Drop by http://mikeriversaudio.wordpress.com now and then

  • #2
    The reason the drums go in the center by default is... then everyone gets an equal chance at onstage, visceral communication with the drummer. Hearing and feeling a hat, snare and kick can make all the difference between hacking your way through a show and making it something special. So monitors! Right?

    Sure. But now they've got to be right. Otherwise, everyone's gonna just want those tubs center stage. We wanna hear them, we wanna feel them. And we want to be able to have him hear us was well to facilitate interaction. Stage center insures that most players will get what they need.
    Thomas Jefferson said... "The day will come when the mystical generation of Jesus, by the Supreme Being as His father, in the womb of a virgin will be classed with the fable of the generation of Minerva in the brain of Jupiter." hmmm...

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    • #3
      I'd feel the same way - you just don't want to mess with the band's vibe, even if it makes perfect sense from a recording perspective.

      In your shoes, I might play them the vocal and fiddle tracks soloed with all the bleed and tell them you can improve this a lot by either retracking the vocal and fiddle back in the studio (if that's not really an option, at least you mentioned it so they'd be aware of what's involved) or try moving the drums and/or the vocalists around a bit to see if that would help.

      And let them choose...maybe some sort of better but not best compromise would result?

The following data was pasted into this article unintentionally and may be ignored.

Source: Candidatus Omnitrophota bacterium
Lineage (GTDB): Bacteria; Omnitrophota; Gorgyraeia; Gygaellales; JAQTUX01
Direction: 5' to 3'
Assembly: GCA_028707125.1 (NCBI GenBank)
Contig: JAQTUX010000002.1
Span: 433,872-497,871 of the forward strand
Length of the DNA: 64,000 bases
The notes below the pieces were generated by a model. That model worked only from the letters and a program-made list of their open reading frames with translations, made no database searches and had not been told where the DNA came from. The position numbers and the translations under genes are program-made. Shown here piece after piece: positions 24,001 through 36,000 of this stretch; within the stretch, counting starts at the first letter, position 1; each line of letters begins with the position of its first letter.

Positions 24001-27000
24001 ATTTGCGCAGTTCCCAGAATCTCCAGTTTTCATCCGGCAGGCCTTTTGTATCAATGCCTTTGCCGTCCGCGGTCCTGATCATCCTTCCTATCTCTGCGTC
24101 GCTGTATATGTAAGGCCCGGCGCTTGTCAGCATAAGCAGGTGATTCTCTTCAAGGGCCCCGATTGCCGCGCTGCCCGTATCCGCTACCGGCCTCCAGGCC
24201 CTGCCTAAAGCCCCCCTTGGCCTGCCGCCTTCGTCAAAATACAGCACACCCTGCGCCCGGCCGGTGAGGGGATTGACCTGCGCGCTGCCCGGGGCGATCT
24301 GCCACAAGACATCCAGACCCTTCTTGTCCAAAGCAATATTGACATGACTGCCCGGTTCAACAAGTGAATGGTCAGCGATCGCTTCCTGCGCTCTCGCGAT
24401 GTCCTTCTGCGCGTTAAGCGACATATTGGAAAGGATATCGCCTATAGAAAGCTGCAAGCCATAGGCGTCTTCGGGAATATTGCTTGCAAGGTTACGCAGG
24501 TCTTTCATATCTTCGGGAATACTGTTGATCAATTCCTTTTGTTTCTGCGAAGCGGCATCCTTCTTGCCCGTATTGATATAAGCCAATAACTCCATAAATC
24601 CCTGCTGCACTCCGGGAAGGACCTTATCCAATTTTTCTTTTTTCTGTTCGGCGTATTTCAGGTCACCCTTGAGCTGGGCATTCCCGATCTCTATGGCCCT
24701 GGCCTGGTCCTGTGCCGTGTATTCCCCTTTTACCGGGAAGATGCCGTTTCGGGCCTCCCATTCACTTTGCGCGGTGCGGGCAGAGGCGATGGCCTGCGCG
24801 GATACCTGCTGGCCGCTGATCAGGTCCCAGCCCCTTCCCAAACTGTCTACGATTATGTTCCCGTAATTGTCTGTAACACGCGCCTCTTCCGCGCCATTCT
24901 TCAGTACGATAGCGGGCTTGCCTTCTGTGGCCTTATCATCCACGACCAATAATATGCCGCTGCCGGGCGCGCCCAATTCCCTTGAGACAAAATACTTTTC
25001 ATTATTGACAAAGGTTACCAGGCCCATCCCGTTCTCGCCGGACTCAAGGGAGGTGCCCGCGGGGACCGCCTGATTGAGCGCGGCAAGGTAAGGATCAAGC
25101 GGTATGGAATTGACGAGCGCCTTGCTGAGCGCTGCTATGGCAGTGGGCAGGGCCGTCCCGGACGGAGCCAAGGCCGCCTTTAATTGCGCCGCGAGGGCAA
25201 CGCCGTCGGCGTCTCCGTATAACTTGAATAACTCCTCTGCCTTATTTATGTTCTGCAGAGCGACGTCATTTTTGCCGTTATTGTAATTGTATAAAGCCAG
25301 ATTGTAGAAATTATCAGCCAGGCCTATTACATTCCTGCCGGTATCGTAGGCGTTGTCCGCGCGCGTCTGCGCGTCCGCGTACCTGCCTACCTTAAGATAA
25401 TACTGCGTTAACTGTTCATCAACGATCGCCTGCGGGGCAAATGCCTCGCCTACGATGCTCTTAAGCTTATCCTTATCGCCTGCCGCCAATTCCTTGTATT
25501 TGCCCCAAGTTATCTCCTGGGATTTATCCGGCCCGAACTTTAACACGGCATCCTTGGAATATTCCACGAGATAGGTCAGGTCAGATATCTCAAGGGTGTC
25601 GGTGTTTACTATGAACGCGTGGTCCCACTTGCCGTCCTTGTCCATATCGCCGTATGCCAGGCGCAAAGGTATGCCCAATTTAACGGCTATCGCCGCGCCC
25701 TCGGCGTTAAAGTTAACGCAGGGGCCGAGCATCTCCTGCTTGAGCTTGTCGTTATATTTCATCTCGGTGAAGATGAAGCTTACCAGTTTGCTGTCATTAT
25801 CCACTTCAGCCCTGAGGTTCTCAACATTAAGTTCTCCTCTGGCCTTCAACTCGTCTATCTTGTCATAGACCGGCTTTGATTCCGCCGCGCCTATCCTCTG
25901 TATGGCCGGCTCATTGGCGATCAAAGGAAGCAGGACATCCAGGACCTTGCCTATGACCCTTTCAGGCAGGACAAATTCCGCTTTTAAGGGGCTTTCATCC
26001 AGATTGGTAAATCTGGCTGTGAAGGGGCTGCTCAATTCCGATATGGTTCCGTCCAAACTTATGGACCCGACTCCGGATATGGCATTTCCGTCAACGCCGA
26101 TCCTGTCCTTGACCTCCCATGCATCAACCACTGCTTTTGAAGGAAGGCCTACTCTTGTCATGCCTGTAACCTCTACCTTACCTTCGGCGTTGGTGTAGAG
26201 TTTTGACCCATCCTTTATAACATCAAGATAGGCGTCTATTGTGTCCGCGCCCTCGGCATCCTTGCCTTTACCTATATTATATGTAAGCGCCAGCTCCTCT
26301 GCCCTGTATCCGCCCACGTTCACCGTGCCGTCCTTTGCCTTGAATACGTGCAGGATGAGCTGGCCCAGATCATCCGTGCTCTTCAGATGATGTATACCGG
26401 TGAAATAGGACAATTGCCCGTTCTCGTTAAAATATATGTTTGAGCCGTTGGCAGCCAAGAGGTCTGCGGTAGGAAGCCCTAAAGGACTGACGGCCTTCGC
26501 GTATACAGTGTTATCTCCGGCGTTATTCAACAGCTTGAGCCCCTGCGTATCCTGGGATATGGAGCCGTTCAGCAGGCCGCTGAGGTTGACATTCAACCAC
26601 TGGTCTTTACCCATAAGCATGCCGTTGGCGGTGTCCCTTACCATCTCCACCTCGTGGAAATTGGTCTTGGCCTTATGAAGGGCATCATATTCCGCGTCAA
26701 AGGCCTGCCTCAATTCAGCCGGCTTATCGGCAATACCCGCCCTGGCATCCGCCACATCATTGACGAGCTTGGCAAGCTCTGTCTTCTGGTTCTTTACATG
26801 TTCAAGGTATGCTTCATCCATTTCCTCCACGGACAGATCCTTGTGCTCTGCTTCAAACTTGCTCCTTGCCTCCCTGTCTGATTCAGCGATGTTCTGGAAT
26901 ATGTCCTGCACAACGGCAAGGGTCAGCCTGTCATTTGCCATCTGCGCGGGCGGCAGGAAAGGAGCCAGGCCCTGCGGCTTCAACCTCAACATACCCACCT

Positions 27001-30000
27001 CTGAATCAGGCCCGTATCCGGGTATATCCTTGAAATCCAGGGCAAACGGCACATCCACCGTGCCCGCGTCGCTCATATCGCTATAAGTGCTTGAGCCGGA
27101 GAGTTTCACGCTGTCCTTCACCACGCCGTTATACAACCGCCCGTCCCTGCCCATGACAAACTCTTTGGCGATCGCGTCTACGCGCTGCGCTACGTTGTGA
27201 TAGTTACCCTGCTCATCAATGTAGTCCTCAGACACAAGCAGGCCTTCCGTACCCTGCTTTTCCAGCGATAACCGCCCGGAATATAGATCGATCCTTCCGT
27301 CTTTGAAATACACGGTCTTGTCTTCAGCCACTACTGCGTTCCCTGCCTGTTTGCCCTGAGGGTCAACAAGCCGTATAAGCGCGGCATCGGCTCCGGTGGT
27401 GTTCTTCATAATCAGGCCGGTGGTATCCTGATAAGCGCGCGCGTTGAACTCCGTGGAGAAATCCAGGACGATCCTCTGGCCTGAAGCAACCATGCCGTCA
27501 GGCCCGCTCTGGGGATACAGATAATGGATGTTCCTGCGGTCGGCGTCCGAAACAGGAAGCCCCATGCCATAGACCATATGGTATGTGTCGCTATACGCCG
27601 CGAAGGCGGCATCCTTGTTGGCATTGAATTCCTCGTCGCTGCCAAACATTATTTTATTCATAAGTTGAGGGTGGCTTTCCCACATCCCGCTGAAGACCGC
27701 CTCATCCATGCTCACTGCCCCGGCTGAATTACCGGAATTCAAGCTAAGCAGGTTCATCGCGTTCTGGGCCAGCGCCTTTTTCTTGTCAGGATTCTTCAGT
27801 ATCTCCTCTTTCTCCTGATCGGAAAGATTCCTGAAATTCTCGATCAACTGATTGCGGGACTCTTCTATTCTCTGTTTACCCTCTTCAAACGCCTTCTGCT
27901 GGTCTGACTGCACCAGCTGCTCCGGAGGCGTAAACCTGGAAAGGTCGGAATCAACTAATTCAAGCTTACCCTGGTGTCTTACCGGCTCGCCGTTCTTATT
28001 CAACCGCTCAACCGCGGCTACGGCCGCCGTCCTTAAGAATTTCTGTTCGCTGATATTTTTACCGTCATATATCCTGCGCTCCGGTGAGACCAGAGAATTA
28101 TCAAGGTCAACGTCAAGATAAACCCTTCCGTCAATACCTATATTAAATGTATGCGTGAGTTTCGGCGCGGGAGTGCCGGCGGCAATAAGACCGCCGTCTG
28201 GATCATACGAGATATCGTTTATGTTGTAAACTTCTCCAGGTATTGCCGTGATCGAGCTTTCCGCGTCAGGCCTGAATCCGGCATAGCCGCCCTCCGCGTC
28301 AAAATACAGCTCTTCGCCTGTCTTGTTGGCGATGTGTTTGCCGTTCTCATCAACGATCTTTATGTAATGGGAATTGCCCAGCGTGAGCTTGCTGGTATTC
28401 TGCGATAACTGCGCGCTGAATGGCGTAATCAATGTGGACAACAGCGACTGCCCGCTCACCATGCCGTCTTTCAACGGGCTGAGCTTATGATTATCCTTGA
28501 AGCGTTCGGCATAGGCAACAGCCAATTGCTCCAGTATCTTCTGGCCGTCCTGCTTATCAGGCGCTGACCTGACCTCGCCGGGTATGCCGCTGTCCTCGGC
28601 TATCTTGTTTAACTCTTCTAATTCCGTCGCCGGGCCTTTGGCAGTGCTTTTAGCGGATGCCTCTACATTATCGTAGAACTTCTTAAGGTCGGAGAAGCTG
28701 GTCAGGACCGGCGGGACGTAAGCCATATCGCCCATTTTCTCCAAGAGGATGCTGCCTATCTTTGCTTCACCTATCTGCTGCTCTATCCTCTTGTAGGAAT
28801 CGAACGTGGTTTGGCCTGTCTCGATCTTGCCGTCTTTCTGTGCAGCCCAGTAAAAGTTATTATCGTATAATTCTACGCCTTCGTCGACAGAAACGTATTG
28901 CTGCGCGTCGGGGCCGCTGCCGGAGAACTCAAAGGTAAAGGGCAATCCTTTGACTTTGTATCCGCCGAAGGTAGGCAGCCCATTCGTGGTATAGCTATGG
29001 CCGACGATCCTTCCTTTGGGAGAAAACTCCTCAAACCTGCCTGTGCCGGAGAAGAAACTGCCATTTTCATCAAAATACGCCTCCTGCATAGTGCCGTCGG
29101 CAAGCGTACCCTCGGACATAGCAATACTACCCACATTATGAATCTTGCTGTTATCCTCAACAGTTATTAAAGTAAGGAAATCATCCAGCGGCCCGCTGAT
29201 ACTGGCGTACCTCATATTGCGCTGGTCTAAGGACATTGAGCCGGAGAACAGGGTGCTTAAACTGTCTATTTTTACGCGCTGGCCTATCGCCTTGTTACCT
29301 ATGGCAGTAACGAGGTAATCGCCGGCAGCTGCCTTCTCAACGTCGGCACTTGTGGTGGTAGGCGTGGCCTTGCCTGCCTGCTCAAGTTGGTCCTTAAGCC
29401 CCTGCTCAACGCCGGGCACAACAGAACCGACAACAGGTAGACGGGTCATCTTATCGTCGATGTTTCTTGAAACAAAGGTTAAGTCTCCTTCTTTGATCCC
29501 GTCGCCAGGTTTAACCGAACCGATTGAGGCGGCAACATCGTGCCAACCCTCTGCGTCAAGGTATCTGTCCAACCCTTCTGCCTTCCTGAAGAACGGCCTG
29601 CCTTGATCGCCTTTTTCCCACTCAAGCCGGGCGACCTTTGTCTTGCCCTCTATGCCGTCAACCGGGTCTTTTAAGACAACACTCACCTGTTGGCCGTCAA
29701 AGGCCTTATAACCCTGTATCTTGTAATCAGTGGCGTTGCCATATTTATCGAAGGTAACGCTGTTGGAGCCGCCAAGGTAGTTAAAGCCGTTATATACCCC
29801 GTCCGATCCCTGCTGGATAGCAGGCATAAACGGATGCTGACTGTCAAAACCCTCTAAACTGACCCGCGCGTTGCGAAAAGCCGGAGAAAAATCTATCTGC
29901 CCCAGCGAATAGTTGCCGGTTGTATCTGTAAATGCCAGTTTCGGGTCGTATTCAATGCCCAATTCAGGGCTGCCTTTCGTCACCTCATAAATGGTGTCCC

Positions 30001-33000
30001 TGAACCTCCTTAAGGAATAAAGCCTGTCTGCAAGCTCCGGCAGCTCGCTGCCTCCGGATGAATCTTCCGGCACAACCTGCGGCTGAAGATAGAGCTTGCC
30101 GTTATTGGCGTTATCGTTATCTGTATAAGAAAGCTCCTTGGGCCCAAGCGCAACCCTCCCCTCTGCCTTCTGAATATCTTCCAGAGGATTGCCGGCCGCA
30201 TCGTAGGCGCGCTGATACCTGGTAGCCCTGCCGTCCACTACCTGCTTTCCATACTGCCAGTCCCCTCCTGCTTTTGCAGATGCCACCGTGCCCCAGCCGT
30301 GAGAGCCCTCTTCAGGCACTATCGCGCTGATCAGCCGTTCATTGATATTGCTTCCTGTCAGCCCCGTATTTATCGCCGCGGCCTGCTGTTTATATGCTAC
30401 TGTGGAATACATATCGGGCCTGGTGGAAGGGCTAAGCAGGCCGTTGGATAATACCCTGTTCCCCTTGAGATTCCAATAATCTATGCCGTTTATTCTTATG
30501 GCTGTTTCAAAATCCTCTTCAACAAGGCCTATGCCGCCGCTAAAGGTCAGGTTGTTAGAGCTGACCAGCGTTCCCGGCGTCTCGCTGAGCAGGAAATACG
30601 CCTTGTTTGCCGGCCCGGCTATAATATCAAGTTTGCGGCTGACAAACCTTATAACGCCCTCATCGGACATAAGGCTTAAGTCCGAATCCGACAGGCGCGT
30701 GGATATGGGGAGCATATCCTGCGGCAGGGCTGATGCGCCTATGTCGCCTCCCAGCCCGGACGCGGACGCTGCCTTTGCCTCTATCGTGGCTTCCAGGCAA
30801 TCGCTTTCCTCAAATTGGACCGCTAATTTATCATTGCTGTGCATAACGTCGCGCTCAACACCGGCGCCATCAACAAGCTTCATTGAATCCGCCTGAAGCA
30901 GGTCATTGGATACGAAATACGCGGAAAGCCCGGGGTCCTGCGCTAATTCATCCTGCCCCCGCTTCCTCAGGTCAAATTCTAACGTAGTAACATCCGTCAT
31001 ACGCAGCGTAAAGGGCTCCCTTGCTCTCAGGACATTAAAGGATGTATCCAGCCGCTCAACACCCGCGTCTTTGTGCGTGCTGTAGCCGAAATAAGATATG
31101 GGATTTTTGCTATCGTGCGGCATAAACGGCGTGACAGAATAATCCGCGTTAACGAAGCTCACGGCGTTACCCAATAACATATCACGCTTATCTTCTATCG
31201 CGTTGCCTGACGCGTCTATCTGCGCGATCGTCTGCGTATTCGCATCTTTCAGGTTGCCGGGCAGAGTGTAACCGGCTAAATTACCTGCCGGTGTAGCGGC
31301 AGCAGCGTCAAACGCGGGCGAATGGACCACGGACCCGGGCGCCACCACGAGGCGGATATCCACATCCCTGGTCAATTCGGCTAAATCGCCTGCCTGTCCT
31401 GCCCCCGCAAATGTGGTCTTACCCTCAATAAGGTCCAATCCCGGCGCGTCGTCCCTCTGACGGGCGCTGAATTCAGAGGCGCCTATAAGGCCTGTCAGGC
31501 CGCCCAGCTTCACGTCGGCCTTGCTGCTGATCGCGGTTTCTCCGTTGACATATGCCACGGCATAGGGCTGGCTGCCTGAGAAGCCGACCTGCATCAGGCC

nat whilk ii

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      • #4
        Last two concerts I have been to was Alice Cooper in Dec. of 2011 and his drummer was to the right of the stage (almost far right). Last night I went and saw "The Offspring" and their drummer was far left. Go figure !!! Here is a video someone shot last night of the layout. http://www.youtube.com/watch?v=vQNHakxQlvM
        <div class="signaturecontainer">I like Z Cars<br />
        and Guitars</div>

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        • #5
          Like most part time bands, they don't perform enough to work on their stage setup and sound, and there are a few "floating" members. They rarely have the same drummer for two seasons and there are about three fiddlers that seem to rotate. it's amazing that they get there and get set up on time. Sound check is usually about three minutes "Can you hear the keyboard OK? Is your voice loud enough in the monitor? OK, let's go." They don't ask me if I can hear OK.